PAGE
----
American Bulldogs

3.17 p.m.

Lord Hardy of Wath asked Her Majesty's Government:

    Whether they will take immediate action to prevent the importation of American bulldogs.

Lord Williams of Mostyn: My Lords, there are no plans at present to introduce a ban on the importation of the American bulldog. The Government are, however, keeping the situation regarding this type of dog under review, and to that end we are maintaining contact with the police and others.

Lord Hardy of Wath: My Lords, is my noble friend aware that a long time ago I asked a similar Question with regard to the pitbull terrier? The Government rejected the request and there followed horrid experiences, flawed legislation and considerable public expenditure? Is he further aware that this breed is a designer killer and is being imported for the purpose of dogfighting? That practice is the root cause of the problem and should be stamped out. Is my noble friend aware that action is desperately and urgently needed before a police officer, a dog warden or someone else is killed?

Lord Williams of Mostyn: My Lords, those concerns have been widely expressed. I hope that it is of some reassurance if I give up-to-date news. On Monday 24th May--this coming Monday--the Kennel Club is

20 May 1999 : Column 405

hosting a seminar which will be given by the Metropolitan Police and directed solely to the problem of the American bulldog. Home Office officials will, of course, be present, as will representatives of police forces, the RSPCA, the National Canine Defence League, the Blue Cross and the Bulldog Breed Council, as well as representatives of the "dog press".

Viscount Bridgeman: My Lords, is the Minister aware, from his contact with the police, of their serious concern that these dogs, which have a record of inflicting serious, and in some cases fatal, injuries on grown adults, will be used by the criminal elements as violently aggressive bodyguards?

Lord Williams of Mostyn: My Lords, the noble Viscount makes a most valuable point. I am aware of some incidents. For instance, the Metropolitan Police have seized three dogs which they believed to be bred or cross-bred from this particular animal. The first was indeed seized from a van where it was guarding drugs. It turned out not to be an American bulldog but a pit bull terrier. A second dog was also seized. That case has not yet come before the courts. A third dog was seized after it attacked horses and unseated a rider. The prosecution is ongoing and I should say no more about that.

Baroness Wharton: My Lords, will the Minister confirm that before any decision is taken to add the American bulldog to the list of proscribed dogs under the Dangerous Dogs Act, there will be consultation with appropriate bodies, and that an opportunity will be given for representations to be made?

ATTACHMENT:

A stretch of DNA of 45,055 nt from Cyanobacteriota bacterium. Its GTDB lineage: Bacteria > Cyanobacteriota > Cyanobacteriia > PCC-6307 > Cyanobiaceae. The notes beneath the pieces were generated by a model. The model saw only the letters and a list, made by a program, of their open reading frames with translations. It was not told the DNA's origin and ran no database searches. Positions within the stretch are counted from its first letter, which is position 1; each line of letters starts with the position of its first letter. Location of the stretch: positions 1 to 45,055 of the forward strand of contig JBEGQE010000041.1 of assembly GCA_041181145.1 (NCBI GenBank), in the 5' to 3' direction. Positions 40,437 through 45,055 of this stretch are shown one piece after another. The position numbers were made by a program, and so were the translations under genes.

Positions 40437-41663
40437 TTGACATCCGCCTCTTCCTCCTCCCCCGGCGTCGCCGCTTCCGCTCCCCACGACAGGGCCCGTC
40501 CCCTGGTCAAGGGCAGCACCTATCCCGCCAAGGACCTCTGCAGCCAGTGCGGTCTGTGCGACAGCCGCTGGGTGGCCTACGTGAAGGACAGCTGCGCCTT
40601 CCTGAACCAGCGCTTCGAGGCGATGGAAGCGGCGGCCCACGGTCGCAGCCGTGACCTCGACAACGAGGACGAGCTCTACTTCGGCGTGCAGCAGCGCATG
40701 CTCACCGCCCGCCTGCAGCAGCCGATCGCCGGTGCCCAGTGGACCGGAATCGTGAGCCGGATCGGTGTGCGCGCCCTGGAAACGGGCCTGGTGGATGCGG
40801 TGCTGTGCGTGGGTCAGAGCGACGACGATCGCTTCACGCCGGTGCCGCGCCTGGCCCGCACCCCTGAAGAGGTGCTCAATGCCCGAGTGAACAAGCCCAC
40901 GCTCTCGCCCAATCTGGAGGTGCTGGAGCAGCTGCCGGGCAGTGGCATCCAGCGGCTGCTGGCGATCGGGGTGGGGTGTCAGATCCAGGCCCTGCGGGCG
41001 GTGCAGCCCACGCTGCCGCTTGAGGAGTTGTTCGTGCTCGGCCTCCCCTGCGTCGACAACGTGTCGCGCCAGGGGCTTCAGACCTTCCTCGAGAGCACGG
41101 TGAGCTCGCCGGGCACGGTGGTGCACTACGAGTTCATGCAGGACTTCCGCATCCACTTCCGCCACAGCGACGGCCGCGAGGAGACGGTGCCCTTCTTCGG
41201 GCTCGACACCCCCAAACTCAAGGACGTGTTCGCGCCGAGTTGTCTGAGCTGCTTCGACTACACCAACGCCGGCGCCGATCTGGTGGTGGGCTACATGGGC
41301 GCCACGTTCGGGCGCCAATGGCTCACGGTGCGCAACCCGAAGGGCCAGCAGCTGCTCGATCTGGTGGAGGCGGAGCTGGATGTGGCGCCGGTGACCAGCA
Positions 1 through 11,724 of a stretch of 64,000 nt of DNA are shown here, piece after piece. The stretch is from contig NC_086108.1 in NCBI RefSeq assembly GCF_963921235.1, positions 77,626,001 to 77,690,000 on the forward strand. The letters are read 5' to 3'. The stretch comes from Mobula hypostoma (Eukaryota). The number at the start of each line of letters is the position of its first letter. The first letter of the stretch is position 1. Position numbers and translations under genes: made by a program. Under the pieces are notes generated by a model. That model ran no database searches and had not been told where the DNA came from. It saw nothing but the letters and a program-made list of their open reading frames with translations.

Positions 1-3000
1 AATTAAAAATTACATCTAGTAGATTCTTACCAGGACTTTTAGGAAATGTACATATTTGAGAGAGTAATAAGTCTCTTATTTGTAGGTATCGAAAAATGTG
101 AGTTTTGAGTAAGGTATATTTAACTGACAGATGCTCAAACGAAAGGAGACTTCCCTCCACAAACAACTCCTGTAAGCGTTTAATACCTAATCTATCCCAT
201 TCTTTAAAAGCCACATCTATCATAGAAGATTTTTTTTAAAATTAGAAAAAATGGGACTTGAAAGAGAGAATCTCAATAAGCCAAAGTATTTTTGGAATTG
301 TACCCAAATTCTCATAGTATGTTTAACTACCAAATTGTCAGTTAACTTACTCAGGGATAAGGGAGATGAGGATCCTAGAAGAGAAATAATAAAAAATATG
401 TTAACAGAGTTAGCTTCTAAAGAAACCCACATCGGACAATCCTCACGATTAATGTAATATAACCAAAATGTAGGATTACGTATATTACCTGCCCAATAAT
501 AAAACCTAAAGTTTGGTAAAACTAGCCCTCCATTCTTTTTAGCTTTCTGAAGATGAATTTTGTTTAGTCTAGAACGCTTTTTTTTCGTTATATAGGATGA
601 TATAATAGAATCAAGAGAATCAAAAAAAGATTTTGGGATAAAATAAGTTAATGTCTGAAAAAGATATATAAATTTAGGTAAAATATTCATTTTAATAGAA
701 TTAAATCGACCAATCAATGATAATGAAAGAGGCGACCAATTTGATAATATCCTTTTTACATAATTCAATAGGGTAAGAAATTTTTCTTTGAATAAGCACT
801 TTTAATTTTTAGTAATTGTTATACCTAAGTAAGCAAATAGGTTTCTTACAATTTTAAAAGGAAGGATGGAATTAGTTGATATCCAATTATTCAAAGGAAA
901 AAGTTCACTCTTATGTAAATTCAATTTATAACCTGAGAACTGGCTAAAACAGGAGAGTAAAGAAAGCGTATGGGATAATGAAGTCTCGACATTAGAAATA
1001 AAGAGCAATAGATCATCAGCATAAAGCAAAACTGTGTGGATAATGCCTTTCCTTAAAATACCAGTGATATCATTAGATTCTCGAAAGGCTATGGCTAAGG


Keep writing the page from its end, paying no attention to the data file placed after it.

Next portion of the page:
Lord Williams of Mostyn: My Lords, that is an entirely reasonable request. There should not be any addition by way of prohibition without appropriate consultation. The noble Baroness will be one of the consultees. She is to be congratulated on vicariously steering through the Breeding and Sale of Dogs (Welfare) Bill. The Bill has completed its passage in another place and we hope that it will reach the statute book quickly. If it does, that will be almost entirely due to the noble Baroness's efforts.

Scottish Office Ministers: Responsibilities

3.21 p.m.

Lord Mackay of Ardbrecknish asked Her Majesty's Government:

    What are the specific responsibilities of the three junior Ministers at the Scottish Office.

The Parliamentary Under-Secretary of State, Scottish Office (Lord Sewel): My Lords, the allocation of responsibilities among the three remaining junior Ministers at the Scottish Office was announced

20 May 1999 : Column 406

yesterday. It is as follows. My honourable friend Calum MacDonald is the Minister responsible for local government, housing, transport and home affairs. He will continue to have special responsibility for European affairs, and for Highlands and Islands issues and Gaelic. He is the House of Commons spokesman on matters across the range of Scottish Office business. My noble friend Lord Macdonald of Tradeston is the Minister responsible for business and industry and education. He is also responsible for women's issues and children. I am the Minister responsible for agriculture, environment, fisheries and forestry. I am also responsible for health, social work and for sports and the arts. I have specific responsibility for social inclusion and I am the House of Lords spokesman on Scottish affairs.

Ministers at the Scottish Office remain responsible for the functions of the Secretary of State for Scotland until the transfer of most functions to Scottish Ministers on 1st July. I apologise to the House for what is inevitably a detailed Answer to a specific Question.

Next Section Back to Table of Contents Lords Hansard Home Page